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If someone who has been diagnosed with schizophrenia has any behavior change that might indicate treatment is not working, it is best to call the doctor. If the family, friends, or guardians of a person with schizophrenia believe symptoms are increasing, a doctor should be called as well. Do not overlook the possibility of another medical problem in addition to the schizophrenia.

  • On a general level, anyone with an acute change in mental status (a noticeable change in behavior), whether diagnosed with schizophrenia or not, should be taken to a hospital or a physician for evaluation. The behavior change may indicate a readily treatable medical illness that, if not treated early, can cause permanent physical damage.
  • Someone with schizophrenia should be taken to the hospital if medical illness is suspected. People with schizophrenia may or may not be able to communicate their symptoms in the same way as someone who does not have schizophrenia. This situation requires a doctor for diagnosis and treatment. Moreover, medical illness can aggravate schizophrenia.

Take your loved one with schizophrenia immediately to the hospital and/or call "911". if he or she is in danger of self-harm or harming others. People with schizophrenia are much more likely than the general population to commit suicide  .

  • A quick way to assess whether someone is suicidal or homicidal is to ask the questions: "Do you want to hurt or kill yourself?" "Do you want to hurt or kill anyone?" "Are you hearing any voices?" and "What are the voices telling you?" People will tell you what is on their mind and should be taken seriously when they verbalize these thoughts.

Many families fear abusing the emergency medical system when these and similar issues arise. However, if you have any doubts, go to the emergency department. Don't worry about whether the visit should be made. If, afterward, the health concern is found not to be an emergency problem, then everyone is relieved likewise, if a medical emergency is found, you have made the right decision. The medical professionals can reassure you that you made the right decision in the face of unknown medical questions about someone else's health.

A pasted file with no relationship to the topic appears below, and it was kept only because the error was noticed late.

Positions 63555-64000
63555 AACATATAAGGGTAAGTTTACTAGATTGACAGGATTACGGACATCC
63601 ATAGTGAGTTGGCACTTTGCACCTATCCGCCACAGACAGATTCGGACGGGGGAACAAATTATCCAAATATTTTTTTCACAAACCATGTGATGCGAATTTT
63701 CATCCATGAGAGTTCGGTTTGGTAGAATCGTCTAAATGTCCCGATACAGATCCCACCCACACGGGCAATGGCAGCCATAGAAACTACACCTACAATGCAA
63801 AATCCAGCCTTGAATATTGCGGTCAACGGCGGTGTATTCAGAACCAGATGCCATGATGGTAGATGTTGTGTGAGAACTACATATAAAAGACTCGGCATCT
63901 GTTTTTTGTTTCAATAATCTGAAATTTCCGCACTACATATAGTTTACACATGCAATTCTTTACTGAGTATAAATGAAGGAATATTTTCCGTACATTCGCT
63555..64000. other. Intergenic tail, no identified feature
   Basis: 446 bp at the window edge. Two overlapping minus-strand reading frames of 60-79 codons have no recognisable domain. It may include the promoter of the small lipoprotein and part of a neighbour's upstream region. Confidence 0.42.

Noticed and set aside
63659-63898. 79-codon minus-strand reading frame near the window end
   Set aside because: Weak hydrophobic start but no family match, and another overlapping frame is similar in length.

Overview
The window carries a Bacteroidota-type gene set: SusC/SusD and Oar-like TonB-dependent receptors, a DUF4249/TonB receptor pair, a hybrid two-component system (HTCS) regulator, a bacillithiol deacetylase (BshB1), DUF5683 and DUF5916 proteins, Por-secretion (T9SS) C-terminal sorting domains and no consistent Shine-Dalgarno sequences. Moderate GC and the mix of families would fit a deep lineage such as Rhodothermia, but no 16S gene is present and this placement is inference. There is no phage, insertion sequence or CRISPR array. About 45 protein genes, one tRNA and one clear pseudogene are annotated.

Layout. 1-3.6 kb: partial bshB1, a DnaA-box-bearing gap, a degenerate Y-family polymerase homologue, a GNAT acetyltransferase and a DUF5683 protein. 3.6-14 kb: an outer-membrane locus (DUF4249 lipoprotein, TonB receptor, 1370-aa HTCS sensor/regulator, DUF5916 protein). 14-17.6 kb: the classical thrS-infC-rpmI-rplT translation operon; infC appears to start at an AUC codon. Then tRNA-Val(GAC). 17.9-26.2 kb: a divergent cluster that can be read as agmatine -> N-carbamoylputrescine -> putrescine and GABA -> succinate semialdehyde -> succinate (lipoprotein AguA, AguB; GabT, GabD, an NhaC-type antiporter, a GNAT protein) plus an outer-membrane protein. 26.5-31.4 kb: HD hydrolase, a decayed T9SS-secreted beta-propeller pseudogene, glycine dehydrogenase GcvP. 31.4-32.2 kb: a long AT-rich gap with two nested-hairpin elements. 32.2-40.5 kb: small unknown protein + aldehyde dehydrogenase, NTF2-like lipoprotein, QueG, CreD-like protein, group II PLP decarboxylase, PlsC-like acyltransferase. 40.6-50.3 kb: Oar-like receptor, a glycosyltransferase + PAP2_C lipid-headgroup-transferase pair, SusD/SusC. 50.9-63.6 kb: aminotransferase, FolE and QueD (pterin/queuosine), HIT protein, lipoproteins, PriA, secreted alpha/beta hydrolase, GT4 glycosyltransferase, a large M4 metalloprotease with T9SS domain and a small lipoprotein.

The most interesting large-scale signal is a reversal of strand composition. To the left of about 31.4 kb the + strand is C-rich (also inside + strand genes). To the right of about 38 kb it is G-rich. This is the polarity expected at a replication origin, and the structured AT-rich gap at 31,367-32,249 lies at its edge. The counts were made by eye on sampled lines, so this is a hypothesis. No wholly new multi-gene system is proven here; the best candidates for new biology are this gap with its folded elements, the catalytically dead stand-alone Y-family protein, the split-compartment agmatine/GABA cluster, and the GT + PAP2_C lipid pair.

Self-Care at Home

Home care for a person with schizophrenia depends on how ill the person is and on the family or guardian's ability to care for the person. The ability to care for a person with schizophrenia is tied closely to time, emotional strength, and financial reserves.

In spite of these possible barriers, basic issues to address with people with schizophrenia, include the following:

  • First, ensure that your loved one is taking prescribed medications. One of the most common reasons that people with schizophrenia relapse into a new episode is that they quit taking medication. Family members might see much improvement and mistakenly assume medications may no longer be needed. That is a disastrous assumption. A later psychotic outbreak will likely happen.
  • The family should provide a caring, safe environment that allows for as much freedom of action as is appropriate at the time. Any hostility in the environment should be reduced or eliminated. Likewise, any criticism should be reduced.
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Psychosocial Treatments

In spite of successful antipsychotic treatment, many patients with schizophrenia have difficulty with motivation, activities of daily living, relationships, and communication skills. Also, since the illness typically begins during the years critical to education and professional training, these patients lack social and work skills and experience. In these cases, the psychosocial treatments help most, and many useful treatment approaches have been developed to assist people suffering from schizophrenia.

  • Individual psychotherapy: This involves regular sessions between just the patient and a therapist focused on past or current problems, thoughts, feelings, or relationships. Thus, via contact with a trained professional, people with schizophrenia become able to understand more about the illness, to learn about themselves and to better handle the problems of their daily lives. They become better able to differentiate between what is real and, by contrast, what is not and can acquire beneficial problem-solving skills.
  • Rehabilitation:Rehabilitation may include job and vocational counseling, problem solving, social skills training, and education in money management. Thus, patients learn skills required for successful reintegration into their community following discharge from the hospital.
  • Family education:Research has consistently shown that people with schizophrenia who have involved families fare better than those who battle the condition alone. Insofar as possible, all family members should be involved in the care of your loved one.
  • Self-help groups:Outside support for family members of those with schizophrenia is necessary and desirable. The National Alliance for the Mentally Ill (NAMI) is an in-depth resource. This outreach organization offers information on all treatments for schizophrenia, including home care.
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